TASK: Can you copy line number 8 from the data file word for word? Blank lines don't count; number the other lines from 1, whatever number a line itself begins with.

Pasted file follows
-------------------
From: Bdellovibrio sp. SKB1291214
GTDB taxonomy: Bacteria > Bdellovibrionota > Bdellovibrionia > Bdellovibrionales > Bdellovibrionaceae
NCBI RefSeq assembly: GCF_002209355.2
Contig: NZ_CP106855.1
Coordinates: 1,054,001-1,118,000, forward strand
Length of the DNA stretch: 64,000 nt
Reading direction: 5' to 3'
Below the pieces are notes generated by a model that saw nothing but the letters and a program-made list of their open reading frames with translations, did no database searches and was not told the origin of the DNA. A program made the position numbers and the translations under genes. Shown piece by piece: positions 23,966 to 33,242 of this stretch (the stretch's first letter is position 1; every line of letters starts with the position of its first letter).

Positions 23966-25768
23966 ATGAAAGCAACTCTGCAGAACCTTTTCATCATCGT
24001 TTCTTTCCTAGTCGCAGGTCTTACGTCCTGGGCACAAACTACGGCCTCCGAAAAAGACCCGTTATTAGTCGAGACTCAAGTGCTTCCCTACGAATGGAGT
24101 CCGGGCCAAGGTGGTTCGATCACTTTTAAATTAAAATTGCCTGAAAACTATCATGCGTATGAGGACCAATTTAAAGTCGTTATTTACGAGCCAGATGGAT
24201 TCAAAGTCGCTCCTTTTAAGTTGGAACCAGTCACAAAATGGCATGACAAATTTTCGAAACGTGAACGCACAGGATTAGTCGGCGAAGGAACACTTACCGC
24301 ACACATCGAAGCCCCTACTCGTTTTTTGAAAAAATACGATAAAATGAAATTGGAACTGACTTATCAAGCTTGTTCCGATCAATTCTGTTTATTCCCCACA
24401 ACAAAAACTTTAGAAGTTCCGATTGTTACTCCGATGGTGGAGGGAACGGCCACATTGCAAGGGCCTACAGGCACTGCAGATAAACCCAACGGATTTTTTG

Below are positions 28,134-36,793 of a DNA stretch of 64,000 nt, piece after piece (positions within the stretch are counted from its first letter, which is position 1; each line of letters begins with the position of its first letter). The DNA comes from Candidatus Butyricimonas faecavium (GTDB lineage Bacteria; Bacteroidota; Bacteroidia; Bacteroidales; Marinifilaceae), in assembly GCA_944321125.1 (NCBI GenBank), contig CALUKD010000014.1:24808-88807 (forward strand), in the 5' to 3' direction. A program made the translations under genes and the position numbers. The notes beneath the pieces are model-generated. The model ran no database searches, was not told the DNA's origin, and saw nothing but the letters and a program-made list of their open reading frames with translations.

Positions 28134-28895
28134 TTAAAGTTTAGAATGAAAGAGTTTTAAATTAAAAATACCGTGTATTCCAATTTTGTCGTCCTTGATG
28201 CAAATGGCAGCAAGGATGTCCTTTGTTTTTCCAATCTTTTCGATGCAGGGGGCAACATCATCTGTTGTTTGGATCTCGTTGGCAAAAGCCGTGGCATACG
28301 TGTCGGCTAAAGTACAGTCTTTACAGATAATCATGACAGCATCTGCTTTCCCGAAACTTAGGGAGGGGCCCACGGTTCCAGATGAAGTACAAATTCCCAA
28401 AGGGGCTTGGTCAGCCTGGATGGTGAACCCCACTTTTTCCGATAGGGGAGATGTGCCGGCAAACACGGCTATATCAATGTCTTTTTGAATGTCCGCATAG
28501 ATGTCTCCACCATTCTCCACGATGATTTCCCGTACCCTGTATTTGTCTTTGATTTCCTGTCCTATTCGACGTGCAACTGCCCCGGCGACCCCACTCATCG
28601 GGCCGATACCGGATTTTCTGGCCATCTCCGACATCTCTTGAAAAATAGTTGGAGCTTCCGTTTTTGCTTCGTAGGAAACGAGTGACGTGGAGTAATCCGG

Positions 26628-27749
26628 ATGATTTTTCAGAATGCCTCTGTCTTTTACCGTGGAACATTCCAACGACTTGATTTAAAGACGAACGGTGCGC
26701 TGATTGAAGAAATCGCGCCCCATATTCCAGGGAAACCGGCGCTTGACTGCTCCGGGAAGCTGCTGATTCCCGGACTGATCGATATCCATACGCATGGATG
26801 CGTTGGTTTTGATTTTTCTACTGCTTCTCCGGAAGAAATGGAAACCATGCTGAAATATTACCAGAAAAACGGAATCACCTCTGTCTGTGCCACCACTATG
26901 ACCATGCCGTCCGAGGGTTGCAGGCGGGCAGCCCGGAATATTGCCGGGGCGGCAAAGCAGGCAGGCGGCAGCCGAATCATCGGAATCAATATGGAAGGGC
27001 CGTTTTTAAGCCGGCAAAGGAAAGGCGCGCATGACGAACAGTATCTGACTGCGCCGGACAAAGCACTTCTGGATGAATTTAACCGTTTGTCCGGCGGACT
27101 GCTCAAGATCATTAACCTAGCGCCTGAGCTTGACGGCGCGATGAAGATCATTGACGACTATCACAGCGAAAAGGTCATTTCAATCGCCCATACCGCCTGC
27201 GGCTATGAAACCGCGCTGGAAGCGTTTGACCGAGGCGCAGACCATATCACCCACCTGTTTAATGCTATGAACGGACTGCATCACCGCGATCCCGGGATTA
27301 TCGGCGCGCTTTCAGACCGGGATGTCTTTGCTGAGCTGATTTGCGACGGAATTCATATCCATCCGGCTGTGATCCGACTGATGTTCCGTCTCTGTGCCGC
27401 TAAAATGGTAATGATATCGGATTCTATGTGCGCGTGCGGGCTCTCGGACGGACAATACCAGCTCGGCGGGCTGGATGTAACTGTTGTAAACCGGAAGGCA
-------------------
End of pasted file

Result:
Below the pieces are notes generated by a model that saw nothing but the letters and a program-made list of their open reading frames with translations, did no database searches and was not told the origin of the DNA. A program made the position numbers and the translations under genes. Shown piece by piece: positions 23,966 to 33,242 of this stretch (the stretch's first letter is position 1; every line of letters starts with the position of its first letter).